Is medicine a science, an art or both?
When it comes to treating IBS there is no doubt that it is both. And to be truly effective in healing patients with IBS, the physician as artist must assume a significant role.
Doctors like to believe that they are scientists and unquestionably they are well versed in the scientific basis of bodily functions. But when it comes to treating irritable bowel syndrome, scientists often don't do very well. They continually seek the mathematic formula, the exact combination of diagnostic modalities and therapies which will guarrantee a successful outcome for their patients. They are often terribly frustrated when such a paradigm does not appear, when their patients continue to suffer, when individuals don't respond to the evidence-based approach to treatment.
Because of the human element, individual variability precludes uncovering a simple treatment plan which works for every patient. When emotional and personality idiocyncracies are added to the mix, most "scientists" run for the hills.
But physicians who treats IBS must be even more than artists. They must be psychologists, therapists and clergymen. They must express interest, concern, empathy and compassion for their patients. They must acknowledge the real suffering which science still struggles to understand. But they must also offer hope.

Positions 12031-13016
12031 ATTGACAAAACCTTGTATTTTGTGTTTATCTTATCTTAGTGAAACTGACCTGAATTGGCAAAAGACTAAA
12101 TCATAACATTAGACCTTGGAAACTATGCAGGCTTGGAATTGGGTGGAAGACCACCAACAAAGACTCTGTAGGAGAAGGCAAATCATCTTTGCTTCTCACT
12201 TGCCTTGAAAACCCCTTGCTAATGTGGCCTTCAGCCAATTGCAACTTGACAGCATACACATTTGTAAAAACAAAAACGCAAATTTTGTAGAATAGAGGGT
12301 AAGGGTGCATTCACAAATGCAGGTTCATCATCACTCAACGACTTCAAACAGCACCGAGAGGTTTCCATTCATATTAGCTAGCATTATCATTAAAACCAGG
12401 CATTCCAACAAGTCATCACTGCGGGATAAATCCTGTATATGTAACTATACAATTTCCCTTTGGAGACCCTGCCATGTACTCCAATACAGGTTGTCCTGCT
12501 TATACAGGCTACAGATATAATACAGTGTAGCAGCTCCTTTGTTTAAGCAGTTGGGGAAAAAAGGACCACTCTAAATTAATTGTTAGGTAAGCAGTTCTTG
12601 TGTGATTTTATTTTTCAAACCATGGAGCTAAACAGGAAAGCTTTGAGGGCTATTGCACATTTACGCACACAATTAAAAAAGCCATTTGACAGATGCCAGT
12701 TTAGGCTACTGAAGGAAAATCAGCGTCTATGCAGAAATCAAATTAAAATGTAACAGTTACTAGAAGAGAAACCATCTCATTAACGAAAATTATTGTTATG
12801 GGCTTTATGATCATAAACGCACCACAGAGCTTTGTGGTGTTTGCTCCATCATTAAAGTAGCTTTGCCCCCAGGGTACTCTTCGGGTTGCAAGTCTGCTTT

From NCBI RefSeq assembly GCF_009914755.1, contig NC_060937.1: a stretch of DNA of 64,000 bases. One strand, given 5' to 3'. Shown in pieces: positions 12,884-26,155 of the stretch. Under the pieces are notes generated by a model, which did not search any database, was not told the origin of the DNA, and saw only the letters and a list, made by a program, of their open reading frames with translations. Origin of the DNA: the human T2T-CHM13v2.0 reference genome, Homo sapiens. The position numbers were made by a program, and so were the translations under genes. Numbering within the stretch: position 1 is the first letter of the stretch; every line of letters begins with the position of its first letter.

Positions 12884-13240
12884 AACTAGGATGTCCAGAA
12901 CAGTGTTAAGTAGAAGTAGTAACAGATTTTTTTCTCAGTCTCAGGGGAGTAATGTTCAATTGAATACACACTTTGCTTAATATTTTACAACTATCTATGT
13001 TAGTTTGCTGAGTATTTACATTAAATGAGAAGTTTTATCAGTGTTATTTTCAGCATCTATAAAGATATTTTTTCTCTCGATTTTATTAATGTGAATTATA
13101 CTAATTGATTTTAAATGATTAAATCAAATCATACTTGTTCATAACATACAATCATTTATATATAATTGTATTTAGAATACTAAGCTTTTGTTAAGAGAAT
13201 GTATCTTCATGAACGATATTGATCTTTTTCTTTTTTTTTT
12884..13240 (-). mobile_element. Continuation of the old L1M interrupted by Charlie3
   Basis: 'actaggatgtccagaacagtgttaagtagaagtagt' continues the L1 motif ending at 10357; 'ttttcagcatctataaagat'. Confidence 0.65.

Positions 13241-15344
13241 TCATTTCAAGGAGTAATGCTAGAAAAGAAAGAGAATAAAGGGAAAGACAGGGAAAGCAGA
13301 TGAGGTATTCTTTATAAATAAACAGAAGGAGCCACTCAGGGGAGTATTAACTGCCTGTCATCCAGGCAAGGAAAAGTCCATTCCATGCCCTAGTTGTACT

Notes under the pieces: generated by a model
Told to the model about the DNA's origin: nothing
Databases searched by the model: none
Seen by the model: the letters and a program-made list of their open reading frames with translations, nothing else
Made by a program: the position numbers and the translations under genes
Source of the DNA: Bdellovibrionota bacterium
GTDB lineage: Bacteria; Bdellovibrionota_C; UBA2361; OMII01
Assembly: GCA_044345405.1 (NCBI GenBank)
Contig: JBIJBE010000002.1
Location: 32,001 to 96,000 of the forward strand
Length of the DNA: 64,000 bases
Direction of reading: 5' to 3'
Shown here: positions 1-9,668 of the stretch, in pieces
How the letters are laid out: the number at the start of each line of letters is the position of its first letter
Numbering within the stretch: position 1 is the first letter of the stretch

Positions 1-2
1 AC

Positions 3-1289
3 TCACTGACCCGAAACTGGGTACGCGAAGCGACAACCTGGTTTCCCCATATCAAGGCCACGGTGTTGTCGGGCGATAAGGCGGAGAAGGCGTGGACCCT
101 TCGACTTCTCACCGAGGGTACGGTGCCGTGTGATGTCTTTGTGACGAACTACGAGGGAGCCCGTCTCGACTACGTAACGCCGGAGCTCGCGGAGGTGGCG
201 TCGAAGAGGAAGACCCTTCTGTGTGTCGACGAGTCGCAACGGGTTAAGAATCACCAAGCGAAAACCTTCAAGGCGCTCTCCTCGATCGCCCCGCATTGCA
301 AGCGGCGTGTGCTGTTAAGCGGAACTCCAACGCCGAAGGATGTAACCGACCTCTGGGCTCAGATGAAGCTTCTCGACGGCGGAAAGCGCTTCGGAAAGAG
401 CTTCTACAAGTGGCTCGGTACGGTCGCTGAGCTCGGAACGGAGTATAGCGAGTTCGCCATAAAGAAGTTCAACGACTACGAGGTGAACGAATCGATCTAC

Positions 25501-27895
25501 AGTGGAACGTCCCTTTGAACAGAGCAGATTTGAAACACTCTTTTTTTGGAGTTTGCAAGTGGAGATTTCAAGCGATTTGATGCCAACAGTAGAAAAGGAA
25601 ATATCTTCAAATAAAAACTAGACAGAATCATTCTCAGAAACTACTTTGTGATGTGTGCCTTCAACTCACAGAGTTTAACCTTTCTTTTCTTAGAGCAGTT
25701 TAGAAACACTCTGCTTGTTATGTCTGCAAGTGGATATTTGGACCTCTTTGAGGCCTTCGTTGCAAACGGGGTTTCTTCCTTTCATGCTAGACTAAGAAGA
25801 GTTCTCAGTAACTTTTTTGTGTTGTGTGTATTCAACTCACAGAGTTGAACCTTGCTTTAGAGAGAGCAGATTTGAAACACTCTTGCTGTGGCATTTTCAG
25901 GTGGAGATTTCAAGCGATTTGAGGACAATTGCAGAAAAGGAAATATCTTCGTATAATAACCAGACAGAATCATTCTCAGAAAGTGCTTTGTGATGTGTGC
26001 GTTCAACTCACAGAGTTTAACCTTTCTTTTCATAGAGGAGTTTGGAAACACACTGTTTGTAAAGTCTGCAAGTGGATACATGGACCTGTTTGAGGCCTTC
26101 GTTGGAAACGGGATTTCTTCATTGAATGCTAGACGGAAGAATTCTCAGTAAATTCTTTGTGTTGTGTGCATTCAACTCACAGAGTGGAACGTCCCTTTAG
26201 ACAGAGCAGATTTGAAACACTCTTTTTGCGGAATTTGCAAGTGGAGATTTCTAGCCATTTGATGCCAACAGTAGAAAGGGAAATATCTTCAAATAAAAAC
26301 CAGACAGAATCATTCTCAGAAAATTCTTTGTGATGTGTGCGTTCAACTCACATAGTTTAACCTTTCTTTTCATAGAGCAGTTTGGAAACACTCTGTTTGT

They must offer themselves and their role as a healer as central to the process. We can call this the placebo effect if we choose to do so. I have no doubt that this plays a central role in the process. But our primary goal is healing. Even if we don't understand exactly how and why this occurs.
Although we cannot control what thoughts and feelings flood our neural circuits we can modify how our bodies react to them. Meditation, exercise, diet, acupuncture, hypnosis, prayer, yoga, probiotics are "non drug" therapies seem to help some of us alleviate the suffering that accompanies such conditions as IBS.
But I have had compelling success with prescribing certain anti-serotonin acting drugs which have helped to modify the neural responses to stress as well. Most are known as anti-depressants. But in many patients who are not overtly depressed these drugs are effective.
The challenge is to understand what each individual patient needs to alleviate their suffering. The open exchange involves understanding how the individual patient chooses to proceed with their therapy. Are they more comfortable with nontraditional, "holistic" methods. Do they prefer herbal and complementary therapies? Do they just want a prescription for a drug and not care to be introspective or nontraditional.
Each patient, each human being is unique.
What is called for is the artist's approach to treating IBS.